Regarding the forward P/E, skeptics can indeed argue that the “E” might not be sustainable as it has not been revised downward yet. This would make the stock optically cheap on a forward basis but realistically expensive (depending on the downward revision). While this makes sense for many semiconductor companies, part of this report has been oriented on demonstrating that the ASML’s “E” is more sustainable than that of its peers, at least over the immediate short term. If I were to give my opinion on these numbers (subjective as it is), I would say that paying 29x LTM earnings and 22x forward earnings for a monopoly in such a high-growth industry is not excessive. Of course, it’s not ridiculously cheap either, but that’s the price you pay for quality.
Inverse DCF: doing a two step inverse DCF I also conclude that the company might be reasonably valued. I prefer inverse DCFs to “regular” DCFs because it takes all the forecasting (which I don’t think anybody is good at realistically) away from the exercise and lets me see if what is baked into the price is reasonable.
At the current price, this is what is baked in:
- FCF growth years 1-5: 13%
- FCF growth years 5-10: 10%
- Terminal rate: 3%
- Discount rate: 10%
There’s an important thing to take into account, though. FCF for 2021 was north of €9 billion, but I decided to bring this down to €6 billion because some of this FCF is not sustainable as it comes from the prepayments made for high-NA EUV which are not expected to be recurring in nature. This is also the reason why investors shouldn’t use FCF metrics to value the company. It appears optically cheaper than it really is by using the FCF yield or the P/FCF.
I think ASML can beat these numbers, driven by EUV and DUV systems sales, growing revenue from ancillary services to its installed base (which are higher margin), and a small portion of additional prepayments for high-NA EUV. However, it’s also important to consider that when a high-quality and durable business appears fairly valued in an inverse DCF, it’s probably undervalued. I outlined the reasons behind this in the following article: ‘What makes quality undervalued’.
Not everything is beautiful at ASML, and there are two main risks that investors should take into account. The first one is the possibility that the government gets so involved that the company gets close to being nationalized. I think it comes without saying why too much public intervention is bad for a private company.
The second risk is the fact that the company fails to expand capacity to meet future demand. This is not worrying from a competitive standpoint because there is no alternative (so customers can’t switch) but would obviously put a cap on future growth. Management recently said they are planning an important capacity expansion plan with suppliers, which will be fully communicated to shareholders during investor day. As it stands, these are management’s objectives for capacity (the graph shows expected capacity in 2025):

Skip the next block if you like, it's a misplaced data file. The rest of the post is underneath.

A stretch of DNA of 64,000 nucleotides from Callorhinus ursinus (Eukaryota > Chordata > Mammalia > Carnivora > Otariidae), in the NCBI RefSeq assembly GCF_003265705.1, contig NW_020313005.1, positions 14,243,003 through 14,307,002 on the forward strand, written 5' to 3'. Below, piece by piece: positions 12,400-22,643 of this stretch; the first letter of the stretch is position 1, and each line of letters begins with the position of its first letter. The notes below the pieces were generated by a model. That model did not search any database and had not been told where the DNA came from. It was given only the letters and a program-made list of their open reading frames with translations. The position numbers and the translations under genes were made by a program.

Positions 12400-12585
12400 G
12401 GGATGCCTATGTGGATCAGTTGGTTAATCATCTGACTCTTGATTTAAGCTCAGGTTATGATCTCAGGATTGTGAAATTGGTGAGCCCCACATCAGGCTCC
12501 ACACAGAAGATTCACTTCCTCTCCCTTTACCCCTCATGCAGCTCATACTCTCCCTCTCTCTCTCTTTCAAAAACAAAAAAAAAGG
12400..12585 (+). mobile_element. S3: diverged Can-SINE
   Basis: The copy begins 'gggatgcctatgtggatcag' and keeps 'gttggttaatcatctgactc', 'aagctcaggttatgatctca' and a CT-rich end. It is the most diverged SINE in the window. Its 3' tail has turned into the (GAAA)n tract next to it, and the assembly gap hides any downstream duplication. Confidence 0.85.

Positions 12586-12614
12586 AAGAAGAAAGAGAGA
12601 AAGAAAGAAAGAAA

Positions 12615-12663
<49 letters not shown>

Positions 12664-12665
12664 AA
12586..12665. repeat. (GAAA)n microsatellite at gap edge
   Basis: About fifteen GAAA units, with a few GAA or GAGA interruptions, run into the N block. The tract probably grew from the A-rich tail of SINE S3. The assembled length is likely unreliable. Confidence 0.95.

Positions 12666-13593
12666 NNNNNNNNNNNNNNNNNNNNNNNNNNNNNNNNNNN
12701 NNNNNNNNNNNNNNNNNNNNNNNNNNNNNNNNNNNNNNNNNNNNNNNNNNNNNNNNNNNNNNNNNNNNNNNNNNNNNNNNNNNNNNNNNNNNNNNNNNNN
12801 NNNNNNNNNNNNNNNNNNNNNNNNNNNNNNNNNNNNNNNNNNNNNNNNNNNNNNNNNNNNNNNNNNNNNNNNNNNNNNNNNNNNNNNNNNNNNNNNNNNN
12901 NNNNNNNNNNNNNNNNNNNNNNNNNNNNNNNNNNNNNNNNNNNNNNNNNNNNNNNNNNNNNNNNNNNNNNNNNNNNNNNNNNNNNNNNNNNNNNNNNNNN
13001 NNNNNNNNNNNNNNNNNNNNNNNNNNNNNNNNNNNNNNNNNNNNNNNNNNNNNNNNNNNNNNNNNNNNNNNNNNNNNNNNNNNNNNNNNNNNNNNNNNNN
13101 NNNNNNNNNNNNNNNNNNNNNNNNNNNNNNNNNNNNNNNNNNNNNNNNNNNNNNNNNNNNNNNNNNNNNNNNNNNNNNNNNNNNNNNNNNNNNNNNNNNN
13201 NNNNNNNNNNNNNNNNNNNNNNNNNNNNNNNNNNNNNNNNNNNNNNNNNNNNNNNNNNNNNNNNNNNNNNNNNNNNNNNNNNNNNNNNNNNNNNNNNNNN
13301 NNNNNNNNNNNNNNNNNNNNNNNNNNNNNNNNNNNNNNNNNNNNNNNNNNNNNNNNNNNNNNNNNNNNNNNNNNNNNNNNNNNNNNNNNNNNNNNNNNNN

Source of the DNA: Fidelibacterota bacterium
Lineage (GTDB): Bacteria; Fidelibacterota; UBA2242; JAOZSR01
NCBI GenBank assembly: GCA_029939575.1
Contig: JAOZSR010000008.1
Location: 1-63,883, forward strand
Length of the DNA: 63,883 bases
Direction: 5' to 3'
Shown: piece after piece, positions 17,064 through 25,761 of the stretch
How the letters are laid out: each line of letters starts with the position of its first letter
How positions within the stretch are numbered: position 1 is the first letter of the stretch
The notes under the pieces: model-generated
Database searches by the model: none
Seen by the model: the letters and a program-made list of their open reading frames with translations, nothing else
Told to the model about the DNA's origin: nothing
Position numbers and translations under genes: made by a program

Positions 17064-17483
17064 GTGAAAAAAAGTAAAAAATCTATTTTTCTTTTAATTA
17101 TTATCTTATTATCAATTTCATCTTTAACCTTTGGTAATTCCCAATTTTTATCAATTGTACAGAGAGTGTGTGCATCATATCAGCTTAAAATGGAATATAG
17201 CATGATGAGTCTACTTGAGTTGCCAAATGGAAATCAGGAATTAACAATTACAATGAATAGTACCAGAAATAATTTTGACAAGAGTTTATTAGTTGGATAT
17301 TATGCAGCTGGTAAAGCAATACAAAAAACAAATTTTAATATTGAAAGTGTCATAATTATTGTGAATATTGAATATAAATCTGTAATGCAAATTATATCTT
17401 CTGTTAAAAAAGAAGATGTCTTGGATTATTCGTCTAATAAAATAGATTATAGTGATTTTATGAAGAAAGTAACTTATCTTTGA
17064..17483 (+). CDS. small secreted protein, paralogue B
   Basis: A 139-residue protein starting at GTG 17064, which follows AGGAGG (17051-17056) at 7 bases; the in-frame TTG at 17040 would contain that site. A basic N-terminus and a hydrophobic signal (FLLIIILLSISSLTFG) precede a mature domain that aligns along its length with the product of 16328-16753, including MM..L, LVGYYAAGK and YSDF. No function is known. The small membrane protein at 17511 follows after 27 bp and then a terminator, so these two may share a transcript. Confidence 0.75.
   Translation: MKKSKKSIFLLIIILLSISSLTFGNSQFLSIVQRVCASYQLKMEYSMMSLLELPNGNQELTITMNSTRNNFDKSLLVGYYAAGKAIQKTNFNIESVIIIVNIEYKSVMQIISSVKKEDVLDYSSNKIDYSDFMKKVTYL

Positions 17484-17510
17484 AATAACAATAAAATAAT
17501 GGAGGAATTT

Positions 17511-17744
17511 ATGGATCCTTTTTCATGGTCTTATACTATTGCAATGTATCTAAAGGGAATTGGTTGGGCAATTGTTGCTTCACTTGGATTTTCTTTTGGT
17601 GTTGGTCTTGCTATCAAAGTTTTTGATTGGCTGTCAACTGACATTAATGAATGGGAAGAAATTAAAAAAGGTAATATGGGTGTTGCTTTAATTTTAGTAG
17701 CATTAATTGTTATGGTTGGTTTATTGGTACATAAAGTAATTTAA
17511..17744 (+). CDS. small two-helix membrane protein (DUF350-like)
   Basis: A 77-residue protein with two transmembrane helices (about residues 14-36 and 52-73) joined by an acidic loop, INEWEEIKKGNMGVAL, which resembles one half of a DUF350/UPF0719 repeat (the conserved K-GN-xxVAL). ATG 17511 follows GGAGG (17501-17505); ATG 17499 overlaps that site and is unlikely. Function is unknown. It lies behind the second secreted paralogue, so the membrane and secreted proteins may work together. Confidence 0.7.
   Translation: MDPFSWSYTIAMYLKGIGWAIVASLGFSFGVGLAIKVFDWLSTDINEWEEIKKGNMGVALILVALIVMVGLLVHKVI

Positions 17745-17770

Anyhow, both of these risks are longer term in nature and should not impact the short or medium term of the company thanks to its supply-constrained nature and the absence of alternatives.
(8) Timing: Semis typically lead
I never try to time the exact bottom because I feel it’s impossible to do, and I might miss a great deal of the upward moves. It’s important to understand that volatility moves both ways, up and down. This said, I came across this chart that portrays how semiconductor stocks bottom well before the cuts start to spread across companies:
Of course, I wouldn’t base any purchase or sale decision on the chart above, but it’s something worth noting for those investors trying to wait for clear blue skies before opening positions. It’s ironic how the market works, but when the consensus is that the risk is high, it’s probably the safest time to invest, whereas when there’s no risk looming in the background, the market is at its riskiest point.
I hope this post helped you understand ASML, where it fits in the industry, and why I think it’s one of the safest stocks in the semiconductor space amidst a looming downcycle. Of course, every investor should do their own due diligence because it’s the only way of truly building conviction.
I follow ASML (among other high-quality companies) in my research service ‘Best Anchor Stocks.’. There’s a two-week free trial if you want to try it out!
Disclaimer: nothing mentioned here should be taken as a buy or sell recommendation. This is just my opinion. Do your own due diligence.
Awesome pitch my friend, not much to add here as you touched most points. Something I'd add is that EUV demand pretty much is insanely high. Besides these cutting edge graphic chips and CPUs that TSMC and co produce, we also have an increasing demand coming from memory makers (I took this from my ASML article after Q1).
The biggest risk I see is the inability to scale up production. I'm looking forward to management commentary on that in next earnings. Because ASML is largely just putting the parts together, we have a lot of moving parts and especially a lot of medium sized mechanical engineering companies that might be struggeling. I am sure that worst case ASML has the ability to cushion them with financial help or outright acquisitions, but still it poses an execution risk that isn#t fully in their hands.
Okay that actually was a decent bit of additional info to the post haha
ASML remains one of my top 5 holdings and I keep DCAing every now and then :)
@stonkmetal The problem with 3D DRAM is that it might require less lithography intensity (happened in 3D NAND) already but 3D DRAM doesn't seem to close and will probably require ASML's tech eitherway!
Agree with you on the risk, looking forward to investor day! And awesome comment!
Great pitch! Surprised by China's (lack of) presence in the global semiconductor supply chain. Amazing to see they have a such capital-light model and always good to read about a European company.